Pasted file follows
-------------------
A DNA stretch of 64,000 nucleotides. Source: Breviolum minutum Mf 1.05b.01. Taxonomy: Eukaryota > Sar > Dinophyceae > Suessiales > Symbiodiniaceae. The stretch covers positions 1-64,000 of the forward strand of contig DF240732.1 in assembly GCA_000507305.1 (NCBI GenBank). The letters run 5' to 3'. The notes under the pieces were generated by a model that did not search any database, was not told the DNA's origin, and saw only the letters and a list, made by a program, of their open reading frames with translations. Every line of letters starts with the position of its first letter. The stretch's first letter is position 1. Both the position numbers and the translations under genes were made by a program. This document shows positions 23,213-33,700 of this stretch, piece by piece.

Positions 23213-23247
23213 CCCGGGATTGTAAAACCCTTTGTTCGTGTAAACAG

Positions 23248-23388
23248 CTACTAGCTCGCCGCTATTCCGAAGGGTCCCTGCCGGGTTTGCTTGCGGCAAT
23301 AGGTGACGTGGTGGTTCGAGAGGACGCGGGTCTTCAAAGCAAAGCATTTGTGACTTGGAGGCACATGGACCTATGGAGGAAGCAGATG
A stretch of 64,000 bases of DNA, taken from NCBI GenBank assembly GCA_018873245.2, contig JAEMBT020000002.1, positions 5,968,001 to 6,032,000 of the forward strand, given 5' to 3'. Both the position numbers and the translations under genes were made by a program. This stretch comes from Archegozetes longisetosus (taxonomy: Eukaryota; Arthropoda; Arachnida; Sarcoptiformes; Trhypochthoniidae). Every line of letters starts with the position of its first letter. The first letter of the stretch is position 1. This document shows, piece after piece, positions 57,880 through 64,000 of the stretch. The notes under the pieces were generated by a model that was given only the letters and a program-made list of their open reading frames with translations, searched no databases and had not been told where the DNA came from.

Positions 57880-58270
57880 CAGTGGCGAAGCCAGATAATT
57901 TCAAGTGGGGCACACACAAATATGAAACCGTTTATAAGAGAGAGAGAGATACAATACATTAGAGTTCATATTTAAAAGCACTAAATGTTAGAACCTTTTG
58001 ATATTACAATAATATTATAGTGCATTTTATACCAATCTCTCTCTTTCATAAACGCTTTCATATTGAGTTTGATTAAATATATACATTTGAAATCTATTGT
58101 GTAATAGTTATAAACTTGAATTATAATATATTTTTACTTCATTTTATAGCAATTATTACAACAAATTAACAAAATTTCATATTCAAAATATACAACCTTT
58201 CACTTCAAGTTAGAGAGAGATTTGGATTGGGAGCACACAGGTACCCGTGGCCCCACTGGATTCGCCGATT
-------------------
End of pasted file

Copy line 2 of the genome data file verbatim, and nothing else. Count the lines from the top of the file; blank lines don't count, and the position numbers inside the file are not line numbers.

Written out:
Positions 23213-23247